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The U.S. Capitol in Washington, D.C., is seen on a June evening in 2010.
The U.S. Capitol in Washington, D.C., is seen on a June evening in 2010. (Stephen Hassay/U.S. Navy)

WASHINGTON — The Senate Veterans’ Affairs Committee on Wednesday unanimously passed on voice vote a bill that aims to speed up the process of getting veterans their earned benefits – a task that now takes between three and six years on average if a veteran is forced to appeal a benefits claim that is denied.

The Veterans Appeals Improvement and Modernization Act of 2017, or S. 1024, would create three paths for veterans to appeal their claims, including the ability to take their appeal directly to the Board of Veterans’ Appeals or request a higher-level Department of Veterans Affairs adjudicator to decide the case. It also requires the VA to improve how the agency notifies veterans about the status of their appeals. Some veterans have criticized the VA for going years without giving them an update.

“It requires veterans to get answers if they have not gotten appeals responded to. It forces the VA to submit to us and the [Government Accountability Office] a plan to modernize how they handle appeals,” said Sen. Johnny Isakson, R-Ga., chairman of the committee. “So it’s not just a prospective bill, but it covers those 470,000 people who have been waiting and languishing, one of them 25 years, to get an answer.”

The bill will now be sent to the full Senate, and it’s uncertain when it could be scheduled for a vote. The House passed similar legislation May 23.

VA Secretary David Shulkin first urged Congress to take action and fix the appeals process during his confirmation hearing in February. At the time – and since – he called it “broken.”

“We have no hopes without a modernization act being passed through Congress,” he told senators at his confirmation hearing. “It won’t get better without your help. We hope you and your colleagues will pass something this year.”

At the end of the congressional session last year, lawmakers settled on a veterans reform bill that included only pieces of what the VA and veterans groups were hoping to accomplish, and omitted measures to improve the appeals process. Former VA Secretary Bob McDonald, in his last weeks in the office, blamed partisanship for Congress’ lack of action on the issue.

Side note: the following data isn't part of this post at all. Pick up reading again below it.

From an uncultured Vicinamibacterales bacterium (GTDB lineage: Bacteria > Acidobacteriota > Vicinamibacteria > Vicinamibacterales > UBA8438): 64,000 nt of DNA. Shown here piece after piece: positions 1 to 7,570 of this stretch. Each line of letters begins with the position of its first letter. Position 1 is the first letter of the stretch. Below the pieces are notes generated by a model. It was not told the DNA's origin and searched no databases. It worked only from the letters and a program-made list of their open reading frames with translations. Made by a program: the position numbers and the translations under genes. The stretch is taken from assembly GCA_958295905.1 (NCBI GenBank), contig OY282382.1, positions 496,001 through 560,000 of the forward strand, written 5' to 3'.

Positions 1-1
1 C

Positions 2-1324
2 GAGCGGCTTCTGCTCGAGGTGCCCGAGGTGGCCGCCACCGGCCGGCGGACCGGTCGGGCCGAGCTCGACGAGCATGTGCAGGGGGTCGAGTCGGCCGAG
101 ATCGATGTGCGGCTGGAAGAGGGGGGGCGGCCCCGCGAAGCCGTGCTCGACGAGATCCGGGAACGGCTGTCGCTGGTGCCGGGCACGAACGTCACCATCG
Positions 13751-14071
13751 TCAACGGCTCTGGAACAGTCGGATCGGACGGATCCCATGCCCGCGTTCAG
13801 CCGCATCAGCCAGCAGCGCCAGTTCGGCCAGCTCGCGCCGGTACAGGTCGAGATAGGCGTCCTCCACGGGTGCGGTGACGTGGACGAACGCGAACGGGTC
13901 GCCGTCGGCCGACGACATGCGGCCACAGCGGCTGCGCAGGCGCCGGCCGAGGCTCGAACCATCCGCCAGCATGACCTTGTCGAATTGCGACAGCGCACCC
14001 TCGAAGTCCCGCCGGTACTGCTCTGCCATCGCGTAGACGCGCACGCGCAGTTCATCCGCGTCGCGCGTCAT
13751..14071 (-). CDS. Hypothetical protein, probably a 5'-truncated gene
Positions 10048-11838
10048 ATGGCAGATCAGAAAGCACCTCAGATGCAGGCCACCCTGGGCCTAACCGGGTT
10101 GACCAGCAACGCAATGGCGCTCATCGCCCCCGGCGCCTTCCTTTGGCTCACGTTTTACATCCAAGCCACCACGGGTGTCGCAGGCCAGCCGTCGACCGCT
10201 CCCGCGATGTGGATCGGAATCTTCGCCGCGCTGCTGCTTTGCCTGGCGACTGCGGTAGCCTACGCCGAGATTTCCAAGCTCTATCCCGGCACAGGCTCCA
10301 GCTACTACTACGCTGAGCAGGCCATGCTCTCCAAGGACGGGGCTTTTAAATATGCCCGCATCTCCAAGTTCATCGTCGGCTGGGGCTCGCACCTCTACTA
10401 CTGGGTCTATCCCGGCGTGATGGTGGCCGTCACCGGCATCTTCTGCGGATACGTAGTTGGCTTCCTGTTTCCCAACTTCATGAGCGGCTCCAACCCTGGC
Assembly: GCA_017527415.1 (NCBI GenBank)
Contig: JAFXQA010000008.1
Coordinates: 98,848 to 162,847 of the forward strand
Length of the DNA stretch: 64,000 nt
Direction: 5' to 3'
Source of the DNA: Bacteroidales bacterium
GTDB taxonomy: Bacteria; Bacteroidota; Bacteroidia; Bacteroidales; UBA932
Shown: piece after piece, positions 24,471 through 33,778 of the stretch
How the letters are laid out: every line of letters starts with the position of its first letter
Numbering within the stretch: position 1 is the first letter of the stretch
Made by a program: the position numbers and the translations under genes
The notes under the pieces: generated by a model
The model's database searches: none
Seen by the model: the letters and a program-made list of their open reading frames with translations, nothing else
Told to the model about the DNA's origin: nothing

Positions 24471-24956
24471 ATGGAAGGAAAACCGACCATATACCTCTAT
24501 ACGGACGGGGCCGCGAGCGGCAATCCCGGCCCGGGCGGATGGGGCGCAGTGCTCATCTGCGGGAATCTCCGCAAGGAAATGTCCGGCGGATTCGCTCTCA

During his “State of the VA” address at the White House on May 31, Shulkin called on senators again to overhaul the system.

“It takes about three years if you were to file today to get a decision, and it’s going to take Congress to help us fix that system,” he said. “We need our friends in the Senate to act on appeals legislation as soon as possible.”

The number of claims pending with the Veterans Benefits Administration was 370,000 as of June 24. Another nearly 92,500 claims were backlogged, meaning they had been awaiting a decision more than 125 days. The number has been cut from all-time highs of 884,000 pending claims and 611,000 backlogged claims in 2012 and 2013.

As the VA works through more pending and backlogged claims, the number of appeals is expected to increase. Approximately 12 percent of benefits decisions are appealed, according to a VA statement in May.

On Wednesday, Sen. Dan Sullivan, R-Alaska, said it was also important to quickly confirm nominees to serve on the Court of Appeals for Veterans Claims. President Donald Trump nominated three judges to the court June 7. If veterans disagree with decisions from the Board of Veterans’ Appeals, they can pursue an appeal with the court.

The VA is also hiring for the Board of Veterans’ Appeals. Shulkin exempted eight vacancies on the board from the hiring freeze imposed by Trump earlier this year.

“It’s really a one-two punch we need to be focused on,” Sullivan said. “The law, but also filling up the bench to move these appeals.”

Modernizing the appeals process is one of Shulkin’s 10 priorities for reforming the VA. He made strides in another of those priorities – holding VA employees accountable – when Trump signed a bill Friday giving Shulkin more disciplinary authority. The bill was the result of a bipartisan compromise in the Senate.

“We take our cues from the veterans, and the veterans see this as a huge problem,” said Sen. Jon Tester, D-Mont., the ranking Democrat on the Senate VA committee. “So to move this forward is critically important. Especially at this moment in time in the Senate, this committee works very well together, and hopefully we can continue that.” Twitter: @nikkiwentling

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